“It’s about how important music is to keeping your soul and head together” we talk music and comics in Hitsville UK with writer Dan Cox
After it’s triumphant final issue last year, the fantastic world of Dan Cox and John Riordan’s Hitsville UK is now being collected into one glorious collector’s volume. To find out more about this brilliantly weird look at the world of music, we caught up writer Dan to find out more!
For those new to the world of Hitsville UK, how would you sum it up and describe the various eclectic character who appear in the story?
Dan Cox: The pitch is it’s a “surreal love-letter to the weirder corners of pop music, following the misadventures of a motley assortment of bands as they try to make it big. It’s the best, though possibly the only, musical-pop-art-soap-opera in comic book form.”
It’s a real carnival of a book, we still struggle to describe it. We’ve got this collection of angel-voiced grotesques, monster-hunters, imaginary robots, hip-hop agitators, faded 80s starlets, 60s throwbacks, drug-addled producers and demonic accountants and we bounce them off each other. There’s horror, there’s political satire, there’s kitchen sink drama, there’s grand psychedelic action sequences. And it’s funny!
At its core it’s about that desperate urge to make something and change your world. And about how important music is to keeping your soul and head together. How when you’re poor and lonely and living in a bedsit and the world has gone mad there’s 2 minutes and 30 seconds of pop that can transform your reality.
You don’t have to be a massive music fan to enjoy it though. We’re not snobby, there’s no gatekeeping, there’s references for people to spot but they don’t interfere with the story. Actually, we had to take most if the references out to avoid being sued! If anyone does spot a reference that escaped please don’t mention it.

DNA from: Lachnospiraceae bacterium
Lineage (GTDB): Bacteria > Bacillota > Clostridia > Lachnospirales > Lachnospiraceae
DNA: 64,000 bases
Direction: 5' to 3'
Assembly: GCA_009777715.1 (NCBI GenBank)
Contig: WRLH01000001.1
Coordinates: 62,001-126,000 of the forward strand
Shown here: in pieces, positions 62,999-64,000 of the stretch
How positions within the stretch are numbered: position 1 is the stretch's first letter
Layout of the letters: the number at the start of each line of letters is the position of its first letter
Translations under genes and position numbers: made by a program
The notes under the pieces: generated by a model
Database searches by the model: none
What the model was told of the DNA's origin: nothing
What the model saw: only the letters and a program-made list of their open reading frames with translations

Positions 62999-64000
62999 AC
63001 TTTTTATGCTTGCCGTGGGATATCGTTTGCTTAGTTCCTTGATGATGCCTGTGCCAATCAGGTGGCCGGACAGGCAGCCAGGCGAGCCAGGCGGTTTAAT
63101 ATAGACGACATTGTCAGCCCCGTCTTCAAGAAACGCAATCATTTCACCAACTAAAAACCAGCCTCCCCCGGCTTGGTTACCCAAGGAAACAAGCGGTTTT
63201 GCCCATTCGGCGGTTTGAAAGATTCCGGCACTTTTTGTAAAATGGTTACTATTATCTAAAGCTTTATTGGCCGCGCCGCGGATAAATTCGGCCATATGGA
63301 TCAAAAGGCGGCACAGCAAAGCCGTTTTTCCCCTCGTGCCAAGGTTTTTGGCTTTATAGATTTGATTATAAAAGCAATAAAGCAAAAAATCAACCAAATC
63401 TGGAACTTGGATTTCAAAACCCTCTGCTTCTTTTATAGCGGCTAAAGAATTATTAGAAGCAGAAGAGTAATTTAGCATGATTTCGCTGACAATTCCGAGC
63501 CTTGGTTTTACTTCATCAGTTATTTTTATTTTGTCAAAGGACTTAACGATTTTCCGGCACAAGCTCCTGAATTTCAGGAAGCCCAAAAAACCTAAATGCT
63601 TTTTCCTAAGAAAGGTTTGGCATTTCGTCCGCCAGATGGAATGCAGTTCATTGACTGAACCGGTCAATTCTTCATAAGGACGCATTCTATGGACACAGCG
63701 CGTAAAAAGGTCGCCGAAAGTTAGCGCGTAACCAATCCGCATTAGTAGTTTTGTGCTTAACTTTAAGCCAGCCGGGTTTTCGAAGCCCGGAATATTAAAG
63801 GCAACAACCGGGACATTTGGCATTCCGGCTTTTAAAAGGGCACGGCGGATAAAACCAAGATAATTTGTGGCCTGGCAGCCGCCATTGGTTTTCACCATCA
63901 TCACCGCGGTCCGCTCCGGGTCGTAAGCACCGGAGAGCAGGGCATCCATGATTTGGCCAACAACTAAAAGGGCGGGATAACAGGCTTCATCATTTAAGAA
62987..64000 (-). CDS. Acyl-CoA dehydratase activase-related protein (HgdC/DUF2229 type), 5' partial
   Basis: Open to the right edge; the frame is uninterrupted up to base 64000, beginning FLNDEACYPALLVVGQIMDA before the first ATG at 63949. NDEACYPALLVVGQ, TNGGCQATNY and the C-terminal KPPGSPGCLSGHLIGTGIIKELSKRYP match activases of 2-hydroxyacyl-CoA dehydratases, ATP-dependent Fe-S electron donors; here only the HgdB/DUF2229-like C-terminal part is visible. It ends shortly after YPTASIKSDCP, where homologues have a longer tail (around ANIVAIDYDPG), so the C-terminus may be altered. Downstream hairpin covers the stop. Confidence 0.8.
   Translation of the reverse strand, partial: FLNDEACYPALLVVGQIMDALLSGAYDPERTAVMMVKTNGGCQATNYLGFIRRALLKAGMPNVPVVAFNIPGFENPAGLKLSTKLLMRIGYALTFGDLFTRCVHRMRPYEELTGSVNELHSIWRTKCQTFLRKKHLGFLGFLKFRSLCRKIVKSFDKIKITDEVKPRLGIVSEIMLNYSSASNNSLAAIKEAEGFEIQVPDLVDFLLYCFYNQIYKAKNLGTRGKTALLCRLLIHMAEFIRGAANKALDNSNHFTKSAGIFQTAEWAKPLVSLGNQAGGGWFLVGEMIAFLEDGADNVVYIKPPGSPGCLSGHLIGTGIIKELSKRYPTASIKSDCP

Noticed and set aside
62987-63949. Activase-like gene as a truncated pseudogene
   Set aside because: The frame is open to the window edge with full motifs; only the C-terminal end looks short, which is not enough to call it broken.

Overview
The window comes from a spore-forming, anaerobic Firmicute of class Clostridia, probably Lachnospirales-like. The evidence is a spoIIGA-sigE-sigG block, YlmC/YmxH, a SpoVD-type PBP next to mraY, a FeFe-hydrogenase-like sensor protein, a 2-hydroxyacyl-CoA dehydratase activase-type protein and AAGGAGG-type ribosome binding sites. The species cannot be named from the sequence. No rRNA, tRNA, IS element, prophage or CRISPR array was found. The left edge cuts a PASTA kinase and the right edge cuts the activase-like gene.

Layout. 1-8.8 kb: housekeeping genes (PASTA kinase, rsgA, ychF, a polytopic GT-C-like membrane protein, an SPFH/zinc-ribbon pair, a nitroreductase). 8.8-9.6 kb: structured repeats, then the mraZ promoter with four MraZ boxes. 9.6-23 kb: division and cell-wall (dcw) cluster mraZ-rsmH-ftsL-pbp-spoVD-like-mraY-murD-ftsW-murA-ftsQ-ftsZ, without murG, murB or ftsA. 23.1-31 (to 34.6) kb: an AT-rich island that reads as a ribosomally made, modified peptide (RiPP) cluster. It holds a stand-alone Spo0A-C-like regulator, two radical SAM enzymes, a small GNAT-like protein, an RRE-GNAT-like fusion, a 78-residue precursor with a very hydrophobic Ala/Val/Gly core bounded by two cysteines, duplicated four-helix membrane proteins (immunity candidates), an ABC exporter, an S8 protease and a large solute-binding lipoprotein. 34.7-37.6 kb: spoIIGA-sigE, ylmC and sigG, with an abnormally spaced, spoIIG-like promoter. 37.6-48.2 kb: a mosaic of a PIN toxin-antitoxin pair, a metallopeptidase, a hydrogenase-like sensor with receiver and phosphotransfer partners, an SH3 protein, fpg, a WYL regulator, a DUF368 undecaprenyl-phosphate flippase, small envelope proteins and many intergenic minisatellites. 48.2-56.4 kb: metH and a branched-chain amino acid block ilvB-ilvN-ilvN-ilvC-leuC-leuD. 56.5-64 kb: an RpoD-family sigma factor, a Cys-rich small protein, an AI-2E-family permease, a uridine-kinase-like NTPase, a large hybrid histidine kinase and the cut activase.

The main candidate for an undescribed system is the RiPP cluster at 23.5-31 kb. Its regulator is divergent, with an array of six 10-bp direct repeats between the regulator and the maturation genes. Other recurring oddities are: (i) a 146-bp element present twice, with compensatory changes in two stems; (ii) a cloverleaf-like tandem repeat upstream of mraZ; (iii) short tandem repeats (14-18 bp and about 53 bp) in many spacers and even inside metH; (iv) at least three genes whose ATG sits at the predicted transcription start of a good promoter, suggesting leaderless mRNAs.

You are collecting all second issues together into one collected volume, what can we look forward to in this edition? Any sneaky extras for long time fans? And how do you think the story and characters as a whole sit together now that they are all together?
DC: Enough time has passed that we can look at it a bit clearer. John and I had the same whispered conversation after laying the book up ‘…it’s… it’s really good…’ ‘cos you’re not supposed to praise your own work. But I’m really proud of it. One thing I’m very happy with is how it rewards multiple re-readings, something that hurt us in the single issues, but in book form really shines. People’s reactions to it and the support we’ve had so far has been really special.
Backers will get the whole 200 plus page story wrapped up with a foreword from music journalist and, importantly, former drummer from Menswear, Matt Everitt. There’s a cute mini-strip we did for Gosh Comics’ Record Store Day fanzine and…other things. We’re deciding final extra content at the moment. I’m a process junkie I love seeing how other people work so there will be some idea to page, designs, lost scenes etc. We’re just trying to decide what content is the most value to the reader, we don’t want to be self-indulgent. Backers can also get an exclusive print by the brilliant Jules Scheele – we should have some other guest artists to announce for special prints soon as well…
You have a very eclectic and odd bunch of character in Hitsville UK, who was your favourite to write and were there any whose journey took you by surprised and changed and developed as you wrote the story?
DC: I pretty much loved them all. The concept was, each one had to be strong enough to hold their own strip. The original idea is that it would be like an anthology of different bands/strips that would then break in to each other’s stories. There are ghosts of this concept in the first issue. But everyone gets a story, everyone gets an arc.